But back to the European/South American debate.

Diego Latorre, a player who was touted in his teens as the "New Maradona", is now a TV commentator and he wrote a column in the Buenos Aires paper La Nacion this week.

In it, he claimed: "On this side of the Atlantic, most players think firstly about dribbling, and top strikers in the Copa America have this in their soul."

A generalisation. Most of us can think of some dark destroyers from the Latin continent, but it's certainly true that Messi, Neymar, Luis Suarez, Dani Alves bring a beauty to Barcelona that, combined with the likes of Andres Iniesta is the most compelling football on earth.

There again, beauty is in the eye of the beholder. Countless fans around the world, and not in either the European or South American camps, found Leicester City's capture of the English Premier League title just about the most thrilling thing in sport this year.

That spirit of the underdog might even be seen again if Iceland, population 330,000, can eliminate England, population almost 200 times greater, in Nice.

I'm not forecasting it, but it would be fascinating to be in the shoes of Jamie Vardy, who was part of the Foxes' triumph, and will at least be on the bench against Iceland.

And Scandinavia has produced this kind of shock, this romance even in the European Championship. Think back to 1992, when there were only eight teams in the Euro and when Denmark, given only 11 days' notice to play in the tournament after the United Nations banned Yugoslavia, went out and won it.

Team spirit won that tournament. Denmark had just voted in its referendum to stay out of Europe's political and financial union. In Copenhagen (the place where fairy tales happen) I shared dinner this month with Kim Vilfort, whose goal won the '92 Euro, and with other members of the team.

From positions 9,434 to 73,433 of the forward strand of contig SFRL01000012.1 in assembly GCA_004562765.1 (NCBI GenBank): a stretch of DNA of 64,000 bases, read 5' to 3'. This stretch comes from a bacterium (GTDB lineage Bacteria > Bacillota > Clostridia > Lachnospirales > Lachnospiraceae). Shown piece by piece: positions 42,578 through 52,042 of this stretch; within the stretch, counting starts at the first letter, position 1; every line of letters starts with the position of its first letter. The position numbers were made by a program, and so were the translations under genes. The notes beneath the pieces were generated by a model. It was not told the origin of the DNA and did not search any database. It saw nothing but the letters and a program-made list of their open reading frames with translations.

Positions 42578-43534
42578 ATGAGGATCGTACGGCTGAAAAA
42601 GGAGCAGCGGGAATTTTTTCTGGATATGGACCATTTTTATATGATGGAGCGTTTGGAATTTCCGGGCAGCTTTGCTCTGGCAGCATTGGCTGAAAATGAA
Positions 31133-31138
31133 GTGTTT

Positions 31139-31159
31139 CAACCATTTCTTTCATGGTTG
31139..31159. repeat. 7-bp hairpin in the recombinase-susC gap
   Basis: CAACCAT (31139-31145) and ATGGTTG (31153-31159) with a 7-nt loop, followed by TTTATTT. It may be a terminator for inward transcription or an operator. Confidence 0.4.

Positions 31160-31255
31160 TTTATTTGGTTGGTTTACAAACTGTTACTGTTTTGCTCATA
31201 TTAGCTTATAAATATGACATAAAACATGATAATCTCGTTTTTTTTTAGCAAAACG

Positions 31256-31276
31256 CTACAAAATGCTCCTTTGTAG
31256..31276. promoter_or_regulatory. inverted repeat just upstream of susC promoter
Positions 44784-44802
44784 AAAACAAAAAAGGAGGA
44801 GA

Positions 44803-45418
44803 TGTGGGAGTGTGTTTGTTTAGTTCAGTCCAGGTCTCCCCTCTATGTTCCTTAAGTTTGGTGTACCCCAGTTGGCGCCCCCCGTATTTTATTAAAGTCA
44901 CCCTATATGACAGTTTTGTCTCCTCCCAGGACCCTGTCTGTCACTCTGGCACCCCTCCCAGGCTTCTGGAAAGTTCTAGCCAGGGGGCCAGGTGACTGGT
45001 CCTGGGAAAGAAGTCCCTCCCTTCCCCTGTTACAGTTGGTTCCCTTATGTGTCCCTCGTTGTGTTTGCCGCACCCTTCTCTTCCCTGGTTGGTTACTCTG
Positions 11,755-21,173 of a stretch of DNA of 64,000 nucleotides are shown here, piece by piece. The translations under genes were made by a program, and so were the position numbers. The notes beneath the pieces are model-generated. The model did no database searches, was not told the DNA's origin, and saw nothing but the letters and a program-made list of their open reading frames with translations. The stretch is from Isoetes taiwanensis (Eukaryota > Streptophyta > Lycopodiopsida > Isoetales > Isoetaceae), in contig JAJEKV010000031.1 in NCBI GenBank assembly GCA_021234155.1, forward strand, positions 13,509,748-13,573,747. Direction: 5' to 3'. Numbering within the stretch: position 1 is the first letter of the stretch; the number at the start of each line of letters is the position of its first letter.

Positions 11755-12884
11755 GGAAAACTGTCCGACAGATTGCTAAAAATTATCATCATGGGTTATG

They all, still, have that bond, that unity which helped them to beat England, France, the Netherlands and Germany along the way.

At whatever hour you or I watch any of the coming games going into next week, we may not see a Denmark or a Leicester shock of those proportions.

We might settle for an Argentinian display that finally puts Messi up there as a major winner with his country as he has been with Barcelona.

And we might see a most intriguing example of just rewards if Ireland get any kind of recompense against France. They say what goes around, comes around, and a group of Irish supporters carried a banner this week reading: "Even Henry couldn't handle us now."

The words reflect Irish hurt from seven years ago when Thierry Henry's deliberate, deceitful hand-ball set up the goal that eliminated Ireland in the 2010 World Cup play-offs.

He is paid now as a TV analyst for the BBC on these European games. He is French, so he loves justice. Wouldn't it be fun to hear him say bravo to the Irish if the hand of fate goes against his own country tomorrow.

A version of this article appeared in the print edition of The Straits Times on June 25, 2016, with the headline 'Early or late, much to ponder on both sides of the Pond'. Print Edition | Subscribe